Over the years hundreds of millions of tax dollars have been spent on over 300 government health care task forces and commissions; 25 years ago BC’s Royal Commission on Health Care and Costs (the Seaton Commission) made its recommendations for health reform. Ministers of health, deputy ministers, and health bureaucrats across Canada embraced and implemented many of the BC proposals, including the following: “The commission recommends that the Ministry of Health and the BCMA give priority to the joint development of a program to limit the number of physicians.”
Their rationale was that doctors and patients were to blame for rising costs and if we stopped treating patients costs would fall. This assumption was based on now-discredited theories that failed to recognize that rationing leads to delayed care and that waiting costs more. The legacy of their actions was a shortage of doctors, as Canada dropped in the rankings of doctor supply to 26th in the world (when I started practice we were fourth). Commissioner and UBC economist Robert Evans had earlier written, “A central cause of the problem was the oversupply of physicians, which tended to generate greater utilization of services; there are too many doctors; and a supply-induced demand; a bed built was a (hospital) bed filled.” His philosophies dominated the report.
When reflecting on the frenzy and turmoil that consumed communist China in the 1950s during Mao Tse-tung’s Great Leap Forward, volunteers commented that what seemed completely normal at the time seemed like madness after the fact. I believe we will look back on our current health system with similar sentiments.
More recent commissions have also been failures. The Romanow Commission endorsed the status quo. Senator Kirby’s Commission made creative suggestions, such as patient-focused funding and a care guarantee. These would empower patients and limit the monopoly control of governments. The report of the BC Select Standing Committee on Health concluded, “Your Committee recommends improved wait-list management not a health care guarantee.” (Translation: let’s study and manage wait lists, rather than fix them.)
Other tax-funded experts endorsed this approach. They have dominated health policy in Canada. Jonathan Lomas, former executive director of the Canadian Health Services Research Foundation, made his views clear when stating, “I think we have to be very careful about empowering the consumer because they will make choices that are not in their own health interest.”
Dr Charles Wright, former VP at Vancouver General Hospital, wait-list consultant to the BC Ministry of Health, Health Council of Canada member, and recipient of an $850 000 grant to study wait lists, stated, “Administrators maintain waiting lists the way airlines overbook. As for urgent patients in pain, the public system will decide when their pain requires care. These are societal decisions. The individual is not able to decide rationally.”
Yet another expert, Dr Gordon Guyatt, a former NDP candidate, co-founder and leading spokesperson of Medical Reform Group (which later evolved into Canadian Doctors for Medicare), wrote: “. . . adverse health consequences among those waiting for care are few and far between. . . . It is likely that there are areas of Canada in which certain patients—possibly those with cancer, heart disease—wait too long. But the complexities of the wait-list issue suggest careful study and planning before we try to solve a problem that may be much smaller than we imagine.” These examples reflect the arrogance of government-funded advisors and explain why input from patients and practising physicians has been discounted.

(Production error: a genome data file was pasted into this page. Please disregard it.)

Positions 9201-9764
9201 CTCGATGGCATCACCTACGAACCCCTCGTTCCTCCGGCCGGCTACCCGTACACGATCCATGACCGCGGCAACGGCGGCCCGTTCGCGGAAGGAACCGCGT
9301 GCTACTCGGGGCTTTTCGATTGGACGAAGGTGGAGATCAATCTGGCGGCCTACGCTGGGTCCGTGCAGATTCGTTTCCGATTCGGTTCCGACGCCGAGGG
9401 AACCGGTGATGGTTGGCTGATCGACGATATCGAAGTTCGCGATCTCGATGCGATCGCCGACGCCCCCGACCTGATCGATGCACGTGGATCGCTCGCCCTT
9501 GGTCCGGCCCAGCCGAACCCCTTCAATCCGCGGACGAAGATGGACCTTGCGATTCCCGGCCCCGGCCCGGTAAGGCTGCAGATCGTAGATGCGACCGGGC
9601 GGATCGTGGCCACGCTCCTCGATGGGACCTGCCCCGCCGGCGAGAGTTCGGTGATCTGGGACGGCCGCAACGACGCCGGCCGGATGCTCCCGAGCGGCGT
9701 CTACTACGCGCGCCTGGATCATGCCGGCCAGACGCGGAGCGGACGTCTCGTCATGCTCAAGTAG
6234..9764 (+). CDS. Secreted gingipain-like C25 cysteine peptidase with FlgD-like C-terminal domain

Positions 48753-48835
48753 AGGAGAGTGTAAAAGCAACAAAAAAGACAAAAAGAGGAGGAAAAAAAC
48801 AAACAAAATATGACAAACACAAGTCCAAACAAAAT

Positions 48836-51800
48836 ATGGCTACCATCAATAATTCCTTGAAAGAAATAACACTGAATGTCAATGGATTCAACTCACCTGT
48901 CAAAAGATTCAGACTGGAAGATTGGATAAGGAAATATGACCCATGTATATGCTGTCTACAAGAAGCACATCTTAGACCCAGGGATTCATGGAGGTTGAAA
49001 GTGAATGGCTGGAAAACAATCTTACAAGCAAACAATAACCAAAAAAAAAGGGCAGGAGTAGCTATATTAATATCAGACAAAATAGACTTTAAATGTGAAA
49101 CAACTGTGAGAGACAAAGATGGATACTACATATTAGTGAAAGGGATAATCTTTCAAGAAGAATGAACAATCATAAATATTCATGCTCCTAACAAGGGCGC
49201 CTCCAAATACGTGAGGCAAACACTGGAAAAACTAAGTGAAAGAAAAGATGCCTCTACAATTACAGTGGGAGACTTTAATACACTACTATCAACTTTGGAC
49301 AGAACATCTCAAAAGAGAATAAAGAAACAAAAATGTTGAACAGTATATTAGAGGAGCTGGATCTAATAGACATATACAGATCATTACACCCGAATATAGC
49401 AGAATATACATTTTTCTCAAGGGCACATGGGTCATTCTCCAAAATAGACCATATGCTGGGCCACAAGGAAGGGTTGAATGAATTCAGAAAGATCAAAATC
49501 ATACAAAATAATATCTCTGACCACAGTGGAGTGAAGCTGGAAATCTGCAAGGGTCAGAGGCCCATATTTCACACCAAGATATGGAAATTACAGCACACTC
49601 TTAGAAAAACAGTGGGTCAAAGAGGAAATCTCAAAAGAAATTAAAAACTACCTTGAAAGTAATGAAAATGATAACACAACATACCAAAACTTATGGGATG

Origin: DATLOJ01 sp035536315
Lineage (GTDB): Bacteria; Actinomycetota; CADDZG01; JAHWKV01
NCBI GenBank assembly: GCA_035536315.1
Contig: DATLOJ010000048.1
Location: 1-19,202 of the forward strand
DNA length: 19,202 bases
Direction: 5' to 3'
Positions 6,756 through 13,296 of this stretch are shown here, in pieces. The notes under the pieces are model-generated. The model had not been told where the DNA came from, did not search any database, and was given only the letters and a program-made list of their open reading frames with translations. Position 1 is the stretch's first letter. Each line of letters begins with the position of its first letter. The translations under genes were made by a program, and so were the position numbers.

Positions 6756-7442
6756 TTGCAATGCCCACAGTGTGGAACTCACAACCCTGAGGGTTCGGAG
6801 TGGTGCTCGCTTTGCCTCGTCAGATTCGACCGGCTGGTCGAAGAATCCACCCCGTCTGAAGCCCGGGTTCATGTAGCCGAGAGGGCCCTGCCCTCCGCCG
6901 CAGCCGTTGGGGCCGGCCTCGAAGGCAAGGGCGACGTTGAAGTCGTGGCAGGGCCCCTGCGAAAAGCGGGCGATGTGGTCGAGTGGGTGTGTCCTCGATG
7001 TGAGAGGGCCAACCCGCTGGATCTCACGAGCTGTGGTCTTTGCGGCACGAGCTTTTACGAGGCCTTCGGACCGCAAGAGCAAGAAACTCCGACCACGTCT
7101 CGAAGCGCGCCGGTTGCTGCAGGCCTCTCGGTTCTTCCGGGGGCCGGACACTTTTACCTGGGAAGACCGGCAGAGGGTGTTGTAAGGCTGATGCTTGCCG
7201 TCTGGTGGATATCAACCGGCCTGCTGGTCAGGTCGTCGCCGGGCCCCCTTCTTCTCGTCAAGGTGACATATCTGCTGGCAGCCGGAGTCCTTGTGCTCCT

Reform may come soon as patients gain their freedom after an objective and impartial evaluation of the facts and evidence by the courts. After an almost 8-year delay, our constitutional trial begins this September. I foresee that within 5 years following the judgment all patients in Canada will have rapid access as wait lists are dramatically shortened. Medicare will be expanded to cover prescription drugs, physiotherapy, dentistry, prosthetics, etc. (areas now inexplicably excluded by arbitrarily designating them medically unnecessary). Funding will come from the economic savings of shortened waits and added revenues as wealthier Canadians are encouraged to contribute more than the less wealthy.
In Canada, lower socioeconomic groups have the least coverage, poorest access, and worst outcomes. Both Statistics Canada and independent study groups around the world have verified this. In 2010, Italian health law expert Giandeomenico Barcellona, wrote, “I am very fond of Canada, one of the best countries in the world, but this (Canada’s health) system is tailor made just for very rich people, who can get medical care abroad.”
Change is on the way. In the hybrid system that evolves, the poor and economically deprived will benefit as wait lists disappear. The only advantage the rich will experience is their ability to access timely care in Canada. Governments and citizens will enjoy the massive economic benefits that result from reduced disability and work loss.
Sadly, for some health policy experts and economists, they will find that the end of wait lists will mean that their tax-funded grants to study them will likewise disappear.
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